From [HERE] IT WAS NOT the first time Muhammad Rabbani had problems when returning to the United Kingdom from travels overseas. But on this occasion something was different — he was arrested, handcuffed, and hauled through London’s largest airport, then put into the back of a waiting police van.
Rabbani is the 36-year-old international director of Cage, a British group that was founded in 2003 to raise awareness about the plight of prisoners held at the U.S. government’s Guantánamo Bay detention site. Today, the organization has a broader focus and says it is working to highlight “the erosion of the rule of law in the context of the war on terror.” Due to its work campaigning for the legal rights of terrorism suspects, Cage has attracted controversy, and Rabbani has faced the government’s wrath.
His trouble at Heathrow Airport in late November began with a familiar routine. Often, on his return to the U.K. from foreign trips, he was stopped by police and questioned under Schedule 7 of the Terrorism Act — a sweeping power British authorities can use at the border to interrogate and search people without requiring any suspicion of wrongdoing. People questioned under Schedule 7 have no right to remain silent, and they can be interrogated for up to six hours. Rabbani estimates that he has been stopped under Schedule 7 about 20 times. Usually, he was let free after a few questions without any charges or arrest. But not this time.
Rabbani was returning to London after a business trip to one of the Gulf states. He had been meeting with an individual whom he says was previously detained by U.S. authorities and suffered “years of torture” at the hands of his American captors. The person provided Rabbani with information about his treatment, including names of particular individuals allegedly involved in carrying out the acts of torture. These details, Rabbani says, were provided on a confidential basis and were to be used by Cage as part of a pending legal action against the U.S. government.
As he arrived back at Heathrow, Rabbani was pulled aside by a police counterterrorism officer at the passport control desk. At first, the conversation was polite. But the tone changed when the officer began asking Rabbani about his work for Cage. He requested that Rabbani accompany him to a room inside the airport where he would be subjected to a formal “examination” under Schedule 7, which is supposed to be used solely to determine whether a person is directly involved in the “commission, preparation or instigation of acts of terrorism.”
In the interrogation room there were two police officers who searched all of Rabbani’s luggage and questioned him further about his travels — Whom did he meet? Where did he go? Where did he stay and for how long? After a while the conversation turned to the electronic devices Rabbani was carrying, which included a silver MacBook Air, a SIM card, a flash drive, and an iPhone. The officers asked Rabbani to turn over his passwords so that they could access the devices — and said that if he did not provide them, they would arrest him.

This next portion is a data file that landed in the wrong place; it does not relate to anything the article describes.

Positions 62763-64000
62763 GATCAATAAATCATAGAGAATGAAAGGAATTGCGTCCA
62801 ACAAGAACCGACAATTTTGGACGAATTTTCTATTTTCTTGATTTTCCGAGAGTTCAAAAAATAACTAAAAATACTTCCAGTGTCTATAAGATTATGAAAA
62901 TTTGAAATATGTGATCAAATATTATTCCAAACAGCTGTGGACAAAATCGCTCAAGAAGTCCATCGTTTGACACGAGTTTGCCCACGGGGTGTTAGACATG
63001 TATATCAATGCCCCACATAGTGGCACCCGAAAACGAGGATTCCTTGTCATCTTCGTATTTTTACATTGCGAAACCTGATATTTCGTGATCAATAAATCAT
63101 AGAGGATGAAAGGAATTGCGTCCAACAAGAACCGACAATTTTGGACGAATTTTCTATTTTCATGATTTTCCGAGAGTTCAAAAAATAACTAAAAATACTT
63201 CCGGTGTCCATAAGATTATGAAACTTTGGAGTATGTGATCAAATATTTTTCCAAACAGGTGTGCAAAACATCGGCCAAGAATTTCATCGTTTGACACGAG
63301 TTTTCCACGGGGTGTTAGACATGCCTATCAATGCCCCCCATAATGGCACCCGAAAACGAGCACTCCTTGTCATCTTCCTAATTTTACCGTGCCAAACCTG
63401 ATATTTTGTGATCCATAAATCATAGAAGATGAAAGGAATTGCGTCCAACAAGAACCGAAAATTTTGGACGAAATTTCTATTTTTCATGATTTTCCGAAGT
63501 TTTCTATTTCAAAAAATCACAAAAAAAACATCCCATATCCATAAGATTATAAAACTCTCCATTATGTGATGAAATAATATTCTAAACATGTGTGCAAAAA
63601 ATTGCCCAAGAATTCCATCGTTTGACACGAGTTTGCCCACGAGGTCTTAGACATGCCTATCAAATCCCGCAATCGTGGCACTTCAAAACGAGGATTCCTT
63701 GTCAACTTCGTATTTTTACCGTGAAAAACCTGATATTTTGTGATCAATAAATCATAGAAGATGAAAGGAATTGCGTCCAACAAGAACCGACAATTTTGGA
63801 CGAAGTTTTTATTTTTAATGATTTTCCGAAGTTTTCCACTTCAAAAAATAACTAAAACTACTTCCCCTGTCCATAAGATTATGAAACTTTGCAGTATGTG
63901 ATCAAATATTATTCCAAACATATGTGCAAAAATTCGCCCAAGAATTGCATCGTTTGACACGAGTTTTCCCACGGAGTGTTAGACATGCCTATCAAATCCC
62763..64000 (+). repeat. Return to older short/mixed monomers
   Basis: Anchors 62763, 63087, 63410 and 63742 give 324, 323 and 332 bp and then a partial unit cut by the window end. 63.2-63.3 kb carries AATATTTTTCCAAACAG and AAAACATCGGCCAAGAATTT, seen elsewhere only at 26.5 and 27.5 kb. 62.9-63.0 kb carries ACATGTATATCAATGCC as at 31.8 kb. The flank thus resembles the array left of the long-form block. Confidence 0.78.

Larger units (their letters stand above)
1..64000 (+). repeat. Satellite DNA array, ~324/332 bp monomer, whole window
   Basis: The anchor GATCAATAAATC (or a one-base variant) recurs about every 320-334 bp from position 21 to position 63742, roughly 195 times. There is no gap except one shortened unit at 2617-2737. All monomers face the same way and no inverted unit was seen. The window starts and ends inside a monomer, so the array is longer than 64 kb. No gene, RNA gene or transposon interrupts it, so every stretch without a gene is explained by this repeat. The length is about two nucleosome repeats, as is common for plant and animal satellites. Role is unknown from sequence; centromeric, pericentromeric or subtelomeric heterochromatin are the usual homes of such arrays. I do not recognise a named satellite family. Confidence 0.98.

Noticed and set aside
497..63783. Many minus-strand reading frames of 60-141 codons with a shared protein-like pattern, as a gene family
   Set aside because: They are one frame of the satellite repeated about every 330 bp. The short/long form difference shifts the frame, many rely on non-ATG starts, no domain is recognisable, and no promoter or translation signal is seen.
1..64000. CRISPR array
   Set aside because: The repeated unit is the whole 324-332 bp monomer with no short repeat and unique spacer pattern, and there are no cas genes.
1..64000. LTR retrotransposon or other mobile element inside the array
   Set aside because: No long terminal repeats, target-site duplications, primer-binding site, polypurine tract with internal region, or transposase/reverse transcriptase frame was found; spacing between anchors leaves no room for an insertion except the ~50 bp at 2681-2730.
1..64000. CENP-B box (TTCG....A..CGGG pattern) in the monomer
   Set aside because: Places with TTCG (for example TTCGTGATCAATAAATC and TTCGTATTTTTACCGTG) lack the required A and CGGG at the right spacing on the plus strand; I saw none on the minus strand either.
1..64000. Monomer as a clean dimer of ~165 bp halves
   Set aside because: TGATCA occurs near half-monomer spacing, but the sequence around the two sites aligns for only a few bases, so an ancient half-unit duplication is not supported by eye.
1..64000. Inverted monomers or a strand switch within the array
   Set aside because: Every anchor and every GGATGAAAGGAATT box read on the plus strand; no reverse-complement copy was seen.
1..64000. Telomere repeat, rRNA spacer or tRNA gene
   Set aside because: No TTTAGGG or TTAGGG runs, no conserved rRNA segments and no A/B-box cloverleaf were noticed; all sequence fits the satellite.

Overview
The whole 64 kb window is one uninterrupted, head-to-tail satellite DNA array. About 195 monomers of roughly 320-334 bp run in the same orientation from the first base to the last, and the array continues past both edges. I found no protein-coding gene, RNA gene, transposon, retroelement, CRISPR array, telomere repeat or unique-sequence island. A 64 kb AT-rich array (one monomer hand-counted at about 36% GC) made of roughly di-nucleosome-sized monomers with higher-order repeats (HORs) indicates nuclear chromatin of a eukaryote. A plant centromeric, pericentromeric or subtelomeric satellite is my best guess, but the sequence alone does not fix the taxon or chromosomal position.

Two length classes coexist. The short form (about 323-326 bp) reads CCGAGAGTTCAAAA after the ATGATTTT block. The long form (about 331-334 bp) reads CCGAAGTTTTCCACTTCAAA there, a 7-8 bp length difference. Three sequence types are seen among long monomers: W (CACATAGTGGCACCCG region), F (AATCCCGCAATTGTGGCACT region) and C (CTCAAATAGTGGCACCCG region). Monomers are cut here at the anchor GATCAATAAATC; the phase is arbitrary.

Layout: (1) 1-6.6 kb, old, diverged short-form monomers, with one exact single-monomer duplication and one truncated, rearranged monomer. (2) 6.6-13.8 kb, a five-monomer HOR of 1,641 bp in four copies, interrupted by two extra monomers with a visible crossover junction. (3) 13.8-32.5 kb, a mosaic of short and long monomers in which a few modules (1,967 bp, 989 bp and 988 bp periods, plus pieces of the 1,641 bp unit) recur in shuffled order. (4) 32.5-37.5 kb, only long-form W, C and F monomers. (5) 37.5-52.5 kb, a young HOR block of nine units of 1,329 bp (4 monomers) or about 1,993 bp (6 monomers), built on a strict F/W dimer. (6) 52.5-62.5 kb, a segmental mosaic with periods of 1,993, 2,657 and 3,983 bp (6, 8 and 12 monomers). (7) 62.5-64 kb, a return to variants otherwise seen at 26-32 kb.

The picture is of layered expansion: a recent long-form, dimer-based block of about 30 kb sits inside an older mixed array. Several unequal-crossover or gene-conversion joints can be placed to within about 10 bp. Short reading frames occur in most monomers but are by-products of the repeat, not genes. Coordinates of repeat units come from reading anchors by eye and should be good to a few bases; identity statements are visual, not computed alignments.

In August 2013, David Miranda, the partner of Intercept co-founding editor Glenn Greenwald, was detained in the same London airport and similarly interrogated under Schedule 7. Miranda had been assisting Greenwald’s reporting on documents about government surveillance leaked by National Security Agency whistleblower Edward Snowden. Last year, in a significant victory for privacy rights, a judge in the Miranda case ruled that Schedule 7 was “not subject to adequate safeguards against its arbitrary exercise.” As a result, the British government made changes to a code of practice that outlined how officers should conduct their searches. Officers are now told that they should “cease reviewing, and not copy” information which they have grounds to believe is attorney-client privileged, is journalistic material, or is another kind of information held in confidence, which a person has “acquired or created in the course of any trade, business, profession or other occupation.”
Rabbani was aware of this crucial change and felt that the police were overstepping their recently narrowed authority. “I told them the info on there [my electronic devices] was confidential and sensitive — relating to vulnerable people,” Rabbani told The Intercept. “But they ignored that. They said, ‘No, we have the power to take your devices and to compel you to give your passwords.’”
The situation reached an impasse. Rabbani told the police that he would not turn over the passwords, and he was not going to change his mind. The officers arrested and handcuffed him, then escorted him through the main concourse of the airport into the back of a police van. He was taken to a nearby police station, held in a cell for about nine hours, and later released on bail. [MORE]